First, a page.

Throughout his memo, Damore refers to Google’s “discriminatory practices” such as “programs, mentoring, and classes only for people with certain gender or race.” Damore’s perception that these diversity programs discriminate against him, as a white male, is not uncommon. The Harvard Business Review “found evidence that [a company’s promotion of diversity rhetoric] not only makes white men believe that women and minorities are being treated fairly — whether that’s true or not — it also makes them more likely to believe that they themselves are being treated unfairly.”
In a lawsuit, Damore could argue that he made protected disclosures in his memo about the programs he perceives to be illegal discrimination against men and, therefore, he cannot be fired for his comments. As long as the programs maintained by Google to assist advancement by women and minorities are voluntary and inclusionary, as opposed to exclusionary, they are likely allowed under Title VII. It is not clear, relying on Damore’s memo alone, if Google’s diversity programs actively bar the participation of male and white employees or, instead, if the programs are primarily targeted at minority employees.
Even if Google’s diversity programs are perfectly legal, Damore may still be able to make the argument that he reasonably believed the programs were unlawful and, therefore, his termination violated Title VII. The Supreme Court has not adopted a test to determine whether an employee’s opposition to discrimination must be reasonable; therefore, the outcome of the analysis is dependent on the judicial circuit in which the case is brought.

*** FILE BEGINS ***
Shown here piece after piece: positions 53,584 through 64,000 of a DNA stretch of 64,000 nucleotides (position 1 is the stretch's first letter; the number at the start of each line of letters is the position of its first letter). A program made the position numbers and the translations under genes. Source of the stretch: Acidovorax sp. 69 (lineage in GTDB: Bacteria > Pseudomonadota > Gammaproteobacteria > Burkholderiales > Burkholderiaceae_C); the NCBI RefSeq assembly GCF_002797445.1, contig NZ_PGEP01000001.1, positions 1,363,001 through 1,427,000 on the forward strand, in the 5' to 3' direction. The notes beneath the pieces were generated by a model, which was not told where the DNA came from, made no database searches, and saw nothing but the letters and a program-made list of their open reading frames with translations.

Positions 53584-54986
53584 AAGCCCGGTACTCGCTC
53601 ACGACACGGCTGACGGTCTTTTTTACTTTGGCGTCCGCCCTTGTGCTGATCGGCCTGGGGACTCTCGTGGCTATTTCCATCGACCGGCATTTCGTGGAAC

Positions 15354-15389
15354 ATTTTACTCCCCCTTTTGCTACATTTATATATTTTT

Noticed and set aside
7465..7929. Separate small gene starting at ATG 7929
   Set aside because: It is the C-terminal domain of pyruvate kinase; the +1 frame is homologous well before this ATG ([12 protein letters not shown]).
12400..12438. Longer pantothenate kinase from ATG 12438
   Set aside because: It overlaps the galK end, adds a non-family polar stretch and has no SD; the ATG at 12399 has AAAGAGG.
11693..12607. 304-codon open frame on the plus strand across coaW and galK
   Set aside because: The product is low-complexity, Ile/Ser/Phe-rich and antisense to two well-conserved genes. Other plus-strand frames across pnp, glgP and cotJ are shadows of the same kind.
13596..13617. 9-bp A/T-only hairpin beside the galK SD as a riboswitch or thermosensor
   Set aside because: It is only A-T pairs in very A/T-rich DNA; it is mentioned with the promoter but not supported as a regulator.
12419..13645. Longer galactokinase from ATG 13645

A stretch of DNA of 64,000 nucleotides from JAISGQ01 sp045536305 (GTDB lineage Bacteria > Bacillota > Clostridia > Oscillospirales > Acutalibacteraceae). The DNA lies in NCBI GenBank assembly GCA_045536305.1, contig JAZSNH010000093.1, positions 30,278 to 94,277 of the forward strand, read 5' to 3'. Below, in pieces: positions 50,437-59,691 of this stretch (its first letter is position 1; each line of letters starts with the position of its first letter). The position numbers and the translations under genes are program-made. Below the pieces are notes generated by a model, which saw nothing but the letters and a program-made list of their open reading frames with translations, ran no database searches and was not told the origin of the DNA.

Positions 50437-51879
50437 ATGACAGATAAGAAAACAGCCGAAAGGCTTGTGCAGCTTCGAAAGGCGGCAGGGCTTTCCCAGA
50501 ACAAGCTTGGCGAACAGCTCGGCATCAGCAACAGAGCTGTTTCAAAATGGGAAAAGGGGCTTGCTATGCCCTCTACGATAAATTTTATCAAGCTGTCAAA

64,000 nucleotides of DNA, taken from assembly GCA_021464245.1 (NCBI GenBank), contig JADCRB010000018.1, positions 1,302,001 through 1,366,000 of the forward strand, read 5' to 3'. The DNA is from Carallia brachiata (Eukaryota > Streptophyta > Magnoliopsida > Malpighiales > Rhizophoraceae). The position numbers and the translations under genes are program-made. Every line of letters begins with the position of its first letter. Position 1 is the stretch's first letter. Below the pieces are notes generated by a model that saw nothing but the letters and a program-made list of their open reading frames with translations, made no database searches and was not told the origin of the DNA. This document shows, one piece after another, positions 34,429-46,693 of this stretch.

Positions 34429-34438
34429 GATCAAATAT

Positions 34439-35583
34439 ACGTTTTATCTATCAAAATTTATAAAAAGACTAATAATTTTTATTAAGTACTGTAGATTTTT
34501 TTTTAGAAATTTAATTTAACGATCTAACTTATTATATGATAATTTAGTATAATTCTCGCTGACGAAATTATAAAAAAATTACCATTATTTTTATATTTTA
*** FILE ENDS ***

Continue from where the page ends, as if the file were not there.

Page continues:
Damore’s situation leads to the question: is Google — legally — stuck between a rock and a hard place? The company’s termination of Damore for his memo exposes Google to legal action from him; however, if it had not fired him, it would have exposed itself to liability from the other direction – Damore’s female coworkers.
Prior to the release of Damore’s memo, Google was already in the midst of a regulatory battle regarding its alleged systemic gender-based pay disparities and the poor treatment of women in Silicon Valley has been consistently in the news.
If Google had concluded that Damore’s memo was protected by either Title VII or the NLRA, and, therefore, they could not legally fire him, female employees bringing sex discrimination complaints could point to Google’s inaction regarding the memo and argue that the company supports the perpetuation of these sexist points of view because it did not make any efforts to discipline Damore for openly expressing them.
In conclusion, Google may have picked the best option from a menu of bad legal choices when it decided to fire James Damore. It will be interesting to watch how this situation plays out.
Written by Sarah Martin.